Photo by Milton Friend
Salmonellosis is a bacterial disease caused by a group of bacteria in the genus salmonella. All species of birds are susceptible to salmonella infection; the outcome of infection depends on a variety of factors, including age, stress, host species susceptibility, and bacterial virulence. Salmonellosis is a common cause of mortality in birds at birdfeeders.
There are many different strains of salmonella. Many different types of animals can carry salmonella, including rodents. The bacteria live in the intestines and pass out with the feces. The organism can be spread from bird to bird through direct contact, or through ingestion of food or water contaminated with feces from an infected bird or mammal. Carriers of the organism may appear healthy but shed the organism periodically in their feces.
There are no distinctive signs associated with salmonellosis in wild birds. Different species and ages may exhibit different signs even when infected with the same serovar (strain). Commonly reported signs include ruffled feathers, droopiness, diarrhea, and severe lethargy; chronically infected birds often appear severely emaciated. Sick birds may also be observed to seizure. Diagnosis requires laboratory isolation and identification of Salmonella sp. from infected tissues in conjunction with findings from a full diagnostic examination.
Types of lesions are highly variable; in acute cases, obvious lesions may be completely absent. Otherwise, livers often become swollen and crumbly with small reddened or pale spots. Paratyphoid nodules - small tan to white plaques best seen under a microscope - may develop in the liver and extend into the body cavity. Infected songbirds often have yellow, cheesy nodules visible on the surface of the esophagus.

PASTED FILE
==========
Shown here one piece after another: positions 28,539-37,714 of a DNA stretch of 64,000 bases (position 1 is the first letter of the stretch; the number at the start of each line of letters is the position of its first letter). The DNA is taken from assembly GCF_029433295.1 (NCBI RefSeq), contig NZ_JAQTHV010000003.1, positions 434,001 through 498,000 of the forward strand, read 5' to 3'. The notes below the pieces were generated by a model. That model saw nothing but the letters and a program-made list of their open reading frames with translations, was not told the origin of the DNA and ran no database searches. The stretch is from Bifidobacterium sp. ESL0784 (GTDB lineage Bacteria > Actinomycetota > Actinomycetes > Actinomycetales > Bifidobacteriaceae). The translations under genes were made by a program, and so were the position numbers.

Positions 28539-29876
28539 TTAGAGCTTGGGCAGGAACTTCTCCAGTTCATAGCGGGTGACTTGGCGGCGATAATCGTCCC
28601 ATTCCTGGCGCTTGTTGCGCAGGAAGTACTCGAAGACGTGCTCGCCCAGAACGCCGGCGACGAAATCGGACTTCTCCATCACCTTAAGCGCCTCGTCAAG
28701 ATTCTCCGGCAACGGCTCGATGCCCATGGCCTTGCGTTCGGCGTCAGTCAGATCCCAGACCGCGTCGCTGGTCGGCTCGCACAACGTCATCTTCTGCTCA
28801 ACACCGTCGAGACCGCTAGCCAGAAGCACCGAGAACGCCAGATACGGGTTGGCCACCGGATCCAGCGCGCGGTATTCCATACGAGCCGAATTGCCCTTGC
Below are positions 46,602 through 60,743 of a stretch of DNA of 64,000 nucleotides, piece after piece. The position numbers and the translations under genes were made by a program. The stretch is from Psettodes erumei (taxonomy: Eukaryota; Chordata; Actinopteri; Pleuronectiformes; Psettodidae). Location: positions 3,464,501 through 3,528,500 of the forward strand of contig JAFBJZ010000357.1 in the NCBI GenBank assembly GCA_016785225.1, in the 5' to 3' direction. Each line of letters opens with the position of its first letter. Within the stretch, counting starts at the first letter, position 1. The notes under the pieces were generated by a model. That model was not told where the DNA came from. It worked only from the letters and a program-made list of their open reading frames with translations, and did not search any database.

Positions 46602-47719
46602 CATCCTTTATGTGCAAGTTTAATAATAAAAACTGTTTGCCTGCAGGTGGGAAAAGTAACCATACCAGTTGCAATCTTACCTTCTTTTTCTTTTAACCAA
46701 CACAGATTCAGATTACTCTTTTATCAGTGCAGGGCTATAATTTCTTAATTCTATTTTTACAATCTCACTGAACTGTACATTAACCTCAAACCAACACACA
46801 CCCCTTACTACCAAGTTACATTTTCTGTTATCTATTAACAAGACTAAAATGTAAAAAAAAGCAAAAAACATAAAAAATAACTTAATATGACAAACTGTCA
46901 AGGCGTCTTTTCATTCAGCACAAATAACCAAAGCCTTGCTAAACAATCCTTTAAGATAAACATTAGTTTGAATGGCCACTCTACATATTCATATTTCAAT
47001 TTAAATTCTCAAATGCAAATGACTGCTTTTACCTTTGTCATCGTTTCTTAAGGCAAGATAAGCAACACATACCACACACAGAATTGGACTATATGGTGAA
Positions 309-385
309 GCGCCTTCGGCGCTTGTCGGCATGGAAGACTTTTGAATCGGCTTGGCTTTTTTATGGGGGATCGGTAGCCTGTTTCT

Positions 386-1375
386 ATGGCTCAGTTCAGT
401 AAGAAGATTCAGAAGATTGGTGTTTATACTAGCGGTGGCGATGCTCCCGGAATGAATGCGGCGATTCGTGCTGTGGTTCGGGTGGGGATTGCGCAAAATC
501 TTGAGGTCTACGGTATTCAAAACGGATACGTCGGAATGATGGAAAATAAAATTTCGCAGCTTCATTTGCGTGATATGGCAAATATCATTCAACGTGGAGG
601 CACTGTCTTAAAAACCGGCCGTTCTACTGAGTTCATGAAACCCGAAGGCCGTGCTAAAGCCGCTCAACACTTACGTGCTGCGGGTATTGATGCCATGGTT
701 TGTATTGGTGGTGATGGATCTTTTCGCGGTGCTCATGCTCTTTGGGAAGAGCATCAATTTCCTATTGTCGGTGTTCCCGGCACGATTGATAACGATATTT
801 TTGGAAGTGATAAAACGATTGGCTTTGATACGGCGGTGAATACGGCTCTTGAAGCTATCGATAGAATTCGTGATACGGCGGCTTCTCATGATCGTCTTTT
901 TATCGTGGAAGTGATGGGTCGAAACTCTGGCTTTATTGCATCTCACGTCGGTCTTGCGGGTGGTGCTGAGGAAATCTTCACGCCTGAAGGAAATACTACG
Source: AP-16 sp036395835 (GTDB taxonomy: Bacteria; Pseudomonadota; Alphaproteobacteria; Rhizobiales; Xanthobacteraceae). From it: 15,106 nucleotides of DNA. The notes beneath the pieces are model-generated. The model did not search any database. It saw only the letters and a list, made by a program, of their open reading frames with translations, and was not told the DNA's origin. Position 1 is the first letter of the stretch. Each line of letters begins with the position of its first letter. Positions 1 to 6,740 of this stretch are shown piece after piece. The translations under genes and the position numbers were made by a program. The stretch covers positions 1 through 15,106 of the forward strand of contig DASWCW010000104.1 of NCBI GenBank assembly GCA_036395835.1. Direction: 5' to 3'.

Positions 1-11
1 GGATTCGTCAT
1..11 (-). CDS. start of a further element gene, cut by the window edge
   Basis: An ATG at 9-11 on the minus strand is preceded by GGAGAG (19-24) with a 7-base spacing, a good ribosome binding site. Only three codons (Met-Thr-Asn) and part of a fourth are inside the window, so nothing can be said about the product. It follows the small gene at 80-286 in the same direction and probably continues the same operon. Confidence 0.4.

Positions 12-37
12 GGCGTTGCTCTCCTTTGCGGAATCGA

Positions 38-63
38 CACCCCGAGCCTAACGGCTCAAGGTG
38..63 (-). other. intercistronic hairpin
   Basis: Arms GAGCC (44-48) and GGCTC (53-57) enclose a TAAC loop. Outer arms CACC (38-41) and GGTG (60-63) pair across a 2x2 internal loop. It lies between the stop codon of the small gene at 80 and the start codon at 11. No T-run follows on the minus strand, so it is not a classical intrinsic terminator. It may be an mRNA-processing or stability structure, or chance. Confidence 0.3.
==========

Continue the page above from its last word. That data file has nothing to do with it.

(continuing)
Wildlife Management Significance
Losses occur nationwide. No medical treatment is known to completely cure birds infected by this organism. There are medications that at least temporarily heal the bird, but the disease organism may persist in the host and be shed to other previously uninfected birds at a later time.
To reduce the spread of the bacteria, clean feeders with a 10% bleach and water solution, rinse well and dry. Don't put the feeders back up for one to two weeks, so that affected birds won't be concentrated in one location. Rake up waste seeds/droppings below the feeders. Bird feeders with rough surfaces, cracks, or crevices are difficult to sanitize and should not be used. When using feeders, the location should be changed at regular intervals. Addition of more feeders may reduce crowding and minimize opportunity for interaction and contamination. Birdseed should be stored in rodent proof containers.
If you have additional concerns regarding human or pet health, contact your physician, public health department or veterinarian for more information. If sick or dead birds are observed at bird feeders, contact the Wildlife division of your state Natural Resource Agency or Department of Conservation.